Government is committed to fixing its finances, needs collaboration: Treasury on Fitch rating

19 December 2019 - 12:24 By timeslive and LYNLEY DONNELLY/BusinessLIVE
Fitch affirmed SA’s long-term foreign and local currency debt ratings at 'BB+' and maintained the negative outlook. SA’s foreign and local credit ratings by Fitch remain one notch below investment grade.
Fitch affirmed SA’s long-term foreign and local currency debt ratings at 'BB+' and maintained the negative outlook. SA’s foreign and local credit ratings by Fitch remain one notch below investment grade.
Image: REUTERS/Brendan McDermid/Files

“Continued collaboration between government, labour, business and civil society is essential in order to successfully implement all fiscal measures and growth-enhancing reforms,” the National Treasury says, in response to another negative review by an international ratings agency.

Fitch on Wednesday affirmed SA’s long-term foreign and local currency debt ratings at BB+ and maintained the negative outlook. SA’s foreign and local credit ratings by Fitch remain one notch below investment grade.

According to Fitch, SA’s ratings are constrained by low growth potential, high and rising government debt, large contingent liabilities as well as the risk of rising social tensions due to extremely high inequality.

The Treasury said: “Nonetheless, the ratings remain supported by strong macroeconomic institutions, a favourable government debt structure and deep local capital markets.

“The negative outlook reflects uncertainty about the ability of the government to stabilise public debt over the medium term.

“Government remains committed to the stabilisation and improvement of its fiscal position. The agency acknowledges government’s plans to stabilise its finances in order to achieve a balanced primary budget balance. Further, government will continue to work hand-in-hand with unions to manage the growth of the public sector wage bill in order to reduce government’s debt burden.

“Government is also cognisant of the pressures and risks that state-owned companies, particularly Eskom, present to the fiscal framework. Government is providing medium-term support to Eskom to secure energy supply and to honour the state’s contractual obligations. National Treasury, in partnership with the department of public enterprises, is instituting a series of measures to bring discipline to the utility’s finances, and to step up the timeline for restructuring.”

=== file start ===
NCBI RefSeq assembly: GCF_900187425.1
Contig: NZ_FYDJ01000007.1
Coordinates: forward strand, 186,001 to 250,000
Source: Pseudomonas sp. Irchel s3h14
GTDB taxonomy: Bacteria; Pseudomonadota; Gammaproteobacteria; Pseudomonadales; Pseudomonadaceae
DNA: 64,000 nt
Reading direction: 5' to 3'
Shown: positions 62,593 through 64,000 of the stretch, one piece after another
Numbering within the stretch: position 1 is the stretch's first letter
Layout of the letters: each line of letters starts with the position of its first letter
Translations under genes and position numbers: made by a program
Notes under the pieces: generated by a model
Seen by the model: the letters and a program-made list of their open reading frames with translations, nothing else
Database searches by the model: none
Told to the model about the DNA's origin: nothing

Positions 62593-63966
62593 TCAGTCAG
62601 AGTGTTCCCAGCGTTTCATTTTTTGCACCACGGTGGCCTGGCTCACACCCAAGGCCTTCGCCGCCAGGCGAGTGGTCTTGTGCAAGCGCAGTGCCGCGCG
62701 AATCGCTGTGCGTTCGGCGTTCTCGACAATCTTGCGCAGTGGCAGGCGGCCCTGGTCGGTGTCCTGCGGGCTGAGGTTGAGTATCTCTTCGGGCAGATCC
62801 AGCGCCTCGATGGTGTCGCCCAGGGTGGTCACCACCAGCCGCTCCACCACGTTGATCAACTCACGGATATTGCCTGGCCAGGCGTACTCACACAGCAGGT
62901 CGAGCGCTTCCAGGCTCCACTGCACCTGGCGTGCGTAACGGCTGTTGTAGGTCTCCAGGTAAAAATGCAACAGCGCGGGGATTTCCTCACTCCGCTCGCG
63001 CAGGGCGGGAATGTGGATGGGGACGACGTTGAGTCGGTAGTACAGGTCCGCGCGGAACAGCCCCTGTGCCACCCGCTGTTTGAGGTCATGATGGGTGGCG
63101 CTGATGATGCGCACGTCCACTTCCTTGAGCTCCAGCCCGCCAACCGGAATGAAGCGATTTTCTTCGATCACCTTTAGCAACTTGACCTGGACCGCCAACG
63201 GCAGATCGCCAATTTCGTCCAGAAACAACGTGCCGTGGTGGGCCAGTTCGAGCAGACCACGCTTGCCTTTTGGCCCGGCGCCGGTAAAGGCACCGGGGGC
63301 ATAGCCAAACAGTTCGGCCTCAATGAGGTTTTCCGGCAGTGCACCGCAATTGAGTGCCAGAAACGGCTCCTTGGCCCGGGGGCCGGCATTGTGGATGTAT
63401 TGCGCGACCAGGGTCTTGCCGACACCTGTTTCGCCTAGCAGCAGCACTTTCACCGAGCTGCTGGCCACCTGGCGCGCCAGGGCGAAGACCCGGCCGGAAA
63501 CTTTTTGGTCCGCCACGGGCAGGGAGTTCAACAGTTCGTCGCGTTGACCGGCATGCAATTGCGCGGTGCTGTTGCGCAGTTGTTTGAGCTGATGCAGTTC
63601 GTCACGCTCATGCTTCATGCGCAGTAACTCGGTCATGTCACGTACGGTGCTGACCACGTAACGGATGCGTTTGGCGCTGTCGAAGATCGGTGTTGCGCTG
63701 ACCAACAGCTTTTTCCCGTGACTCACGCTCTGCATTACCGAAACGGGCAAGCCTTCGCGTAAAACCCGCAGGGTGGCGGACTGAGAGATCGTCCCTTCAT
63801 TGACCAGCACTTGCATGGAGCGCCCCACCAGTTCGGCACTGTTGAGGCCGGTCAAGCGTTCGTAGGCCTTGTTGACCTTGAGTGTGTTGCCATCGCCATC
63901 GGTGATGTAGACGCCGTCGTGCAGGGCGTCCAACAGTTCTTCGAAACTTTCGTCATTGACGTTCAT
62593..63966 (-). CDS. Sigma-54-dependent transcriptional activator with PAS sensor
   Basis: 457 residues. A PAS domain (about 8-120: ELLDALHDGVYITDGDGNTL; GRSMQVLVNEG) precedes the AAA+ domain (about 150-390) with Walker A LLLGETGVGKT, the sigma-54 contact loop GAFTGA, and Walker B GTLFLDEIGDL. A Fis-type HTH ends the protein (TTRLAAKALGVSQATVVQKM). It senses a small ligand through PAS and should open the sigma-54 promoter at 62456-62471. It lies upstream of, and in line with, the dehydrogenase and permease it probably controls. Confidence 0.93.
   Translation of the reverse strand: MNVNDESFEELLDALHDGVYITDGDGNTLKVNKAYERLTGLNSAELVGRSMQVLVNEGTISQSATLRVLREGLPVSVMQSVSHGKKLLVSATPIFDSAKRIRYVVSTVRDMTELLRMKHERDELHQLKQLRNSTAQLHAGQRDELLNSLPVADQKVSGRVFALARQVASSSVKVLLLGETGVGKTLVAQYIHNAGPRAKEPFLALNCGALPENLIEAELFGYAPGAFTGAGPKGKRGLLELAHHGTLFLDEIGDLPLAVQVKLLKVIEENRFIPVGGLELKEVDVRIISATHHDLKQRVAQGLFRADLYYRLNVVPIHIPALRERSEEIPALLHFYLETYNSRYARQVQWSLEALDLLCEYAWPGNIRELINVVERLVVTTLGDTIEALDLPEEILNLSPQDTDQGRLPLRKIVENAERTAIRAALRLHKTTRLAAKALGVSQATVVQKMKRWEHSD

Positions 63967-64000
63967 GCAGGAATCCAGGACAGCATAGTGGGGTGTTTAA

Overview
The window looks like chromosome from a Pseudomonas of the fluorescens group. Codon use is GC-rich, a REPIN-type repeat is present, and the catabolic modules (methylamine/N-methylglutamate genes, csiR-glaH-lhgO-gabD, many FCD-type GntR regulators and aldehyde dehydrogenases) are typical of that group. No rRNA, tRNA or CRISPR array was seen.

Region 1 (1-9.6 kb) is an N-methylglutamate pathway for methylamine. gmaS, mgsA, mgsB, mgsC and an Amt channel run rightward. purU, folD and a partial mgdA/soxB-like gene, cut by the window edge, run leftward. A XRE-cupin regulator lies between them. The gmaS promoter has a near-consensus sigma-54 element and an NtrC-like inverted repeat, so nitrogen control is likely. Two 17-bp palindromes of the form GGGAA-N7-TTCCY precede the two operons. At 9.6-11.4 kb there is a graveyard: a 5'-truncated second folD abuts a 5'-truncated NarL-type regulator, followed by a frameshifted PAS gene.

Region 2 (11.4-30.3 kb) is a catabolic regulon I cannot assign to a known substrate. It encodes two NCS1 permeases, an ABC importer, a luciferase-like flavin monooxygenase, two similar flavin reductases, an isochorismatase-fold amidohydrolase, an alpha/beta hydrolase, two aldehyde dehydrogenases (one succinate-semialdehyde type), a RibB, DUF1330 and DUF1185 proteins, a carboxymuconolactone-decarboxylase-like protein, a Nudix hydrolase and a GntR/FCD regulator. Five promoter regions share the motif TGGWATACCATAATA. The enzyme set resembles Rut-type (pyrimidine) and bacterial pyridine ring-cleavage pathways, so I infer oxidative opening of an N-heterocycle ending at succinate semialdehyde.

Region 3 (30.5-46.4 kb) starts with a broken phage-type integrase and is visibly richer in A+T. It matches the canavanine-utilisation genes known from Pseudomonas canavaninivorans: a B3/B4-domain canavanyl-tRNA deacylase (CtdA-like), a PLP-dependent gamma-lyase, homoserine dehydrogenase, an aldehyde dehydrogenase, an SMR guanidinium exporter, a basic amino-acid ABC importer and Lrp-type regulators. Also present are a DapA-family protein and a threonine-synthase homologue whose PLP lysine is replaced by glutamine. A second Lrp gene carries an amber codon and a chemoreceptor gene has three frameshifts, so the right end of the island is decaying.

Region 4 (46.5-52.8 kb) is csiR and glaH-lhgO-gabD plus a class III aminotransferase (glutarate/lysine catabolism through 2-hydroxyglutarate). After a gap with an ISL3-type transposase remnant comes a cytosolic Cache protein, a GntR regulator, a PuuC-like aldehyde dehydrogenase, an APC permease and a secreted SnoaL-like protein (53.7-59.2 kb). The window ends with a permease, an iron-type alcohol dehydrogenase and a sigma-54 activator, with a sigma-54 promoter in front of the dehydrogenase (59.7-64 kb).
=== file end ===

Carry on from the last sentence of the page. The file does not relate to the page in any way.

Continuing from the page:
BusinessLIVE reported on Wednesday that Fitch Ratings' decision comes after both its peer ratings agencies, Moody’s Investors Services and S&P Global, changed their outlook on SA-issued government debt to negative from stable, in the wake of finance minister Tito Mboweni’s medium-term budget policy statement (MTBPS).

Fitch, as with S&P Global, already rates SA as sub-investment grade or junk status, while Moody’s holds SA at one rung above junk, the newspaper said.

The marked deterioration in the government’s fiscal position has been pushed along by additional spending on ailing state-owned enterprises (SOEs), particularly crisis-stricken Eskom, poor economic growth and revenue shortfalls.

Fitch said on Wednesday that the government confirmed the “significant deterioration” of the fiscal situation in the medium-term budget, “but took only limited adjustment measures”.

Though Mboweni outlined plans to reduce government spending by R150bn over three years, with reductions earmarked for public sector wages, Fitch expected unions to resist this.

“Fitch believes substantial reductions in compensation expenditure could only emerge over the medium term, as powerful public sector unions will resist cuts, the current public sector wage agreement will only expire in March 2021, and efforts to curb payrolls have had limited success,” it said.

Contingent liabilities through public corporations “remain a significant rating weakness”, the agency said. It identified Eskom, whose debt represented 9% of GDP at the end of March, as the “biggest risk”.

“Progress on Eskom’s turnaround strategy is likely to remain slow, partly stifled by trade union resistance against measures with potential implications for payrolls,” Fitch said.

The agency also sounded a warning over uncertainty created by proposed legislation on land expropriation, and the debate around the nationalisation of the Reserve Bank.


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